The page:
COVID-19 has made the planet less noisy, helping scientist

COVID-19 has made the planet less noisy, helping scientist  

Unprecedented levels of public restrictions (like the lockdown in India) around the world amid the novel coronavirus disease pandemic (COVID-19) has surreally slowed life down.

Researchers from across the globe have found a rare opportunity to study the modern world and they are scrambling to collect as much data as they can. The impacts of the pandemic are being felt across land, air, and sea.

The Earth's crust moves less during a global Lockdown. According to geoscientists, seismic noise detectors in London, Paris and Brussels have recorded huge drops in vibrations. 

Noises produced together from public transport, private cars, factories, agriculture, construction works and other day-to-day human activities mask the sound of seismic activity beneath the soil. This reduces seismologists’ ability to detect other signals occurring at the same frequency. Hence, the current less seismic noises phase is a boon for geoscientists around the world.

A seismologist from Royal Observatory of Belgium on Twitter reported a 33 per cent drop in noise levels on March 27, 2020. The current drop in noise level has raised the sensitivity of the observatory’s equipment, enhancing its ability to detect waves in the same high frequency range as the noise. Now, the surface seismometers are equally sensitive to small earthquakes and quarry blasts as its counterpart detector buried in a 100-metre borehole.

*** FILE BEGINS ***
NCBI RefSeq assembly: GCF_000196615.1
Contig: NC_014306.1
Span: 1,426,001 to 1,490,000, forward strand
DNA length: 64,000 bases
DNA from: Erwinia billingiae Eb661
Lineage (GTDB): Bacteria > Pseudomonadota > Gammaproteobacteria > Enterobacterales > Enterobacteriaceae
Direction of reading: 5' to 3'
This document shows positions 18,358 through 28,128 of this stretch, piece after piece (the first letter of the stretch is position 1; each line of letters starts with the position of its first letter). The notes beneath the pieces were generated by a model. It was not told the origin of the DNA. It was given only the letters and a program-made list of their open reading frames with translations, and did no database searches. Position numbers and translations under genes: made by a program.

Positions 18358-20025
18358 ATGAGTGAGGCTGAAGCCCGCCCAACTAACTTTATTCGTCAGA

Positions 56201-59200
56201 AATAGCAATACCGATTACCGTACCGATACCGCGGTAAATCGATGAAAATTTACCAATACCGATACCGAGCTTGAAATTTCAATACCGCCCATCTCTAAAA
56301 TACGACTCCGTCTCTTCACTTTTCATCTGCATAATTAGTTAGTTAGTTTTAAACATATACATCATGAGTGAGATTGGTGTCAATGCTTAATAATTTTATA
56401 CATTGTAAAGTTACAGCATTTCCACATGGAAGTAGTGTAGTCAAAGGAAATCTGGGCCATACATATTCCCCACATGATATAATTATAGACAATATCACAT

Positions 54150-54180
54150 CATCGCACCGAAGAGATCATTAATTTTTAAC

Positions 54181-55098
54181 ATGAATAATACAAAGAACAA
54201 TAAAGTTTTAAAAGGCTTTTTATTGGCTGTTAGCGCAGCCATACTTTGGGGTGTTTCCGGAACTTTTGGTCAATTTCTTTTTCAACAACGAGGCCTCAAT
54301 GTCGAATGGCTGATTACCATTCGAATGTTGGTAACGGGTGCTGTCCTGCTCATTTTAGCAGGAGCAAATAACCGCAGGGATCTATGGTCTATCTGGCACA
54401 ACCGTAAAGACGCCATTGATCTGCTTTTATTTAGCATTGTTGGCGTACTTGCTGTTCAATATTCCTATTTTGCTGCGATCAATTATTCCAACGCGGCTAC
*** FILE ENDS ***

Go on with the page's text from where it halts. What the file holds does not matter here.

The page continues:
This can also boost efforts to monitor volcanic activity and other seismic events . Seismometers detect seismic waves (vibrations) in the Earth's crust. But they also pick up human-induced noises which show as high-frequency noise. If the lock down continues longer, city-based detectors may become able to detect the earthquake aftershock better.

However, stations purposefully located in remote areas or deep boreholes to avoid human noise may not be affected by this change. Reduced noise level  could also benefit those seismologists who use naturally occurring background vibrations such as crashing ocean waves to probe Earth’s crust.

Because volcanic activity and changing water tables affect how fast these natural waves travel, scientists can study these events by monitoring how long it takes a wave to reach a given detector. A fall in human-induced noise could boost the sensitivity of detectors to natural waves at similar frequencies. 

This is not only the land which has become quieter, there are other positive changes in the environment around the world. One of them is the clean air. 

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